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July 13, 2018 8 Comments
The goals of wheel building and racing are the same—speed and efficiency. I am not a fan of most side stressing schemes for wheelbuilders because I believe they add time but not quality. The intention is noble—to make wheels more stable by relieving pent up stress in the freshly assembled structure. This is often done with the wheel supported at the rim on a table and a piston applying side load to the hub or all spokes facing the piston. This isn't a cheap or compact tool. Granted, some of their users are very smart but...
...I contend there are better ways to accomplish stress relief/stabilization. The spoke path can be set by pressing spokes close to the hub (which can be accomplished numerous other ways). The side press does not create stress relief in the metallurgic sense, something steel spokes need. Builders of high end wheels, where batches are small can find better investments and processes.
Why do many builders not believe in side “stressing” tables. While tables are displayed on the Web, they are missing from many experienced build shops. I prefer methods with easily justified dynamics. Side stressing with hundreds of pounds of lateral force is nothing a wheel sees in service. The benefits can seem dubious (or at least indirect) to many.
From a metallurgy perspective, to enhance fatigue life tension must be be substantially, briefly, elevated. It is akin to heat treatment where a material enters a thermal zone that enables residual stress to escape.
Squeezing parallel spokes does this and has been justified by a many high end builders. Using gloves, the process will be the same. A tensiometer can simultaneously verify the magnitude of tension increase.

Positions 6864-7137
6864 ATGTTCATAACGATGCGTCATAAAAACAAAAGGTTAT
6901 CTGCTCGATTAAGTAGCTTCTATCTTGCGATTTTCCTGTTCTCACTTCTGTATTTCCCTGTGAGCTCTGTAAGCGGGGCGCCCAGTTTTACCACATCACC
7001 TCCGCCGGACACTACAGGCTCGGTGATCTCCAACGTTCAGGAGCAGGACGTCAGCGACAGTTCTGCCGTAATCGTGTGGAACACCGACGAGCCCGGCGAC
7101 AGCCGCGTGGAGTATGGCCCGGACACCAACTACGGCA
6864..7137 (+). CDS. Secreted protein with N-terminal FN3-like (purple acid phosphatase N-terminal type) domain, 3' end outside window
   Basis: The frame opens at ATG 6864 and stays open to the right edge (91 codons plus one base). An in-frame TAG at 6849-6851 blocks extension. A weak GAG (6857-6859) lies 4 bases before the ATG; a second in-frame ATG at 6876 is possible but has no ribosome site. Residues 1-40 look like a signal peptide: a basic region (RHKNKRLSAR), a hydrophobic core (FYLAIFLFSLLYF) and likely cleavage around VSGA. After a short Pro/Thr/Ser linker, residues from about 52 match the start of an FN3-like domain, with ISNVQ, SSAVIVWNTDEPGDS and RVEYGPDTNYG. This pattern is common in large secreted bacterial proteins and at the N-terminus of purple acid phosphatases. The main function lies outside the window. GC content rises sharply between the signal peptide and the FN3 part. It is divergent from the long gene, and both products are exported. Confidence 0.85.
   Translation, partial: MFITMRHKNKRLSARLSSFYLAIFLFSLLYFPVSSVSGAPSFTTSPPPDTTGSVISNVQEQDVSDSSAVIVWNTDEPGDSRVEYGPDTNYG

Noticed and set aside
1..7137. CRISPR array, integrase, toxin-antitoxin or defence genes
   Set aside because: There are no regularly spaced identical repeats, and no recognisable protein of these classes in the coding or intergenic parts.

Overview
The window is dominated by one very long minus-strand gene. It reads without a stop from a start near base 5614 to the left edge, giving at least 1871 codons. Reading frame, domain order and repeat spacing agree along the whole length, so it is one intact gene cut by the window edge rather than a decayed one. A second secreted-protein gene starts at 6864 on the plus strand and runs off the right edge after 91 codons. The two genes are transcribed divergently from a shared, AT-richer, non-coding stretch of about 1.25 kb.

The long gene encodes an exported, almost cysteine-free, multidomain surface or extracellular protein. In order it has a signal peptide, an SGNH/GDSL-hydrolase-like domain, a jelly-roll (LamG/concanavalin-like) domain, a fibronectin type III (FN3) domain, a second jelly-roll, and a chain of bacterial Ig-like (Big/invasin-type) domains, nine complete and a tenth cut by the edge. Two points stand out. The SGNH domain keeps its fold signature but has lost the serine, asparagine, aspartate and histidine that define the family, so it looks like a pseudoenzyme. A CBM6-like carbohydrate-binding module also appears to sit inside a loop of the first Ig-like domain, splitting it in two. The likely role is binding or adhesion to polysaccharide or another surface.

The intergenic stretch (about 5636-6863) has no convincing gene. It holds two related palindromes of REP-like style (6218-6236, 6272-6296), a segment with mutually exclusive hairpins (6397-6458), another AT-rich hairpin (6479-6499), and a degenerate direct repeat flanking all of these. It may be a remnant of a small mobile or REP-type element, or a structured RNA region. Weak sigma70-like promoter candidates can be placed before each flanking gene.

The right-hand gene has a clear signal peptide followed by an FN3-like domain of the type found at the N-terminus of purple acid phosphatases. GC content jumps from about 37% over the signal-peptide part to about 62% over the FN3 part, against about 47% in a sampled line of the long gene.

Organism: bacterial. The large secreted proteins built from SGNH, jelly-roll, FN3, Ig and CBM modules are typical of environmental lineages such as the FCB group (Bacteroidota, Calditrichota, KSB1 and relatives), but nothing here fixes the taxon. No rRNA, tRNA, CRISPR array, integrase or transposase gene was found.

My research shows that one hard squeeze all around is enough. More may help in some cases but hard squeezes can cause minor untrueness. Don't become caught up feeling that more squeeze-true cycles is better. You're not wringing out a wet towel. The most important changes are microscopic and occur once.
When it comes to eliminating spoke windup, side loading can loosen spokes enough for twisted ones to unwind. However, the best strategy is banishing twist to begin with. This is done with a combination of thread lubrication, windup detection (via touch), and unwinding (reverse 1/8 turn after every adjustment). It’s always better to build spec into a process rather than QC-correct afterwards.
Trek/Bontrager has used tables that press on spokes 1/3 of the way from hub to rim. DT is similar. Don't push on the hub and pop the axle out! Theirs is a method for setting spoke angles, perhaps cost effective in volume situations. Set angles with steel rods (thick Philips screwdriver blades) or wood (retired hammer handles). If you do this aggressively once when the wheel is 80% tensioned, you’ll also be accomplishing the tension increase of squeezing. Your own tests will confirm.
Side stress tables may set spoke angles and release spoke windup but are NOT substitutes for stress relief. Stress relief is about optimizing fatigue resistance, not stability. Wheels that aren’t stable to begin with may show change with various loads. The goal is not to use tools to load wheels every which way but to create stable structures in the first place. That means no windup and brief, local tension increase once the wheel is finished.
Massive uniform side load is a load a wheel easily resists. Wheels can take gigantic side loads applied uniformly and it doesn't improve them. They can also take far more torque than freehubs but applying 300Nm torque during building would not make better rear wheels.
If you have money, space, time, and urge for a side stress table, go ahead. Prudent use should not harm wheels. Certainly, users of side stress tables are no fools. They have a strategy, but is it necessary for you? I contend you can skip the step and still build to the highest standard.
Avoid building steps that a) take time, and b) look like pre-use ritual. Correlation with actual engineering improvement must be proved and is often missing. Opt for speed, jettison anything that can’t be objectively justified, or repeatably measured.
Many of the most experienced and successful builders have tested and share this view. Of course, all ideas must continue to be challenged and views exchanged. Got valuable experience to share?
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